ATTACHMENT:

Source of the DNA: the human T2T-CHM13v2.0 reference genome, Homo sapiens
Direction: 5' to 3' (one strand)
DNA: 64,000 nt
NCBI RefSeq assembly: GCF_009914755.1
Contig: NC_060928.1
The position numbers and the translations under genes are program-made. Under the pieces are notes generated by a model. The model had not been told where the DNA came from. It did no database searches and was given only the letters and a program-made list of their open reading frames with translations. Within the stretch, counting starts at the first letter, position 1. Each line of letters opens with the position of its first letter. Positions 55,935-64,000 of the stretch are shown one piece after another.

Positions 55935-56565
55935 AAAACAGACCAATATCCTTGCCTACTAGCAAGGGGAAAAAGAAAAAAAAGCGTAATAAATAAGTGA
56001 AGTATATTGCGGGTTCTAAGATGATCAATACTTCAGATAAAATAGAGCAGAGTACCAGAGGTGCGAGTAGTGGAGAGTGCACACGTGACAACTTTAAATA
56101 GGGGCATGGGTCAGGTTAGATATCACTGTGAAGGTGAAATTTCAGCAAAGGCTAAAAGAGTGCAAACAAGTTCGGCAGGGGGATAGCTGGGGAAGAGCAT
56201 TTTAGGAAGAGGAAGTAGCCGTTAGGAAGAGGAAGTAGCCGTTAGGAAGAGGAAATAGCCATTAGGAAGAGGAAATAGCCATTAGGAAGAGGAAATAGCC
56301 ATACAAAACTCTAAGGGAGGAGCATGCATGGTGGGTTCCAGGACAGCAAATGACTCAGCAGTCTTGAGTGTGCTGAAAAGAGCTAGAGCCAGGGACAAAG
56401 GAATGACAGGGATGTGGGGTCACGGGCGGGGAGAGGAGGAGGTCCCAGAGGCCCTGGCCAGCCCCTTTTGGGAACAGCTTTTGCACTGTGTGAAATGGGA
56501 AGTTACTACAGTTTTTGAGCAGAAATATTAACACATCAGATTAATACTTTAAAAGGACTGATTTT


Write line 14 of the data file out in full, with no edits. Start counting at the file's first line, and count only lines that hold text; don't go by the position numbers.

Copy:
56501 AGTTACTACAGTTTTTGAGCAGAAATATTAACACATCAGATTAATACTTTAAAAGGACTGATTTT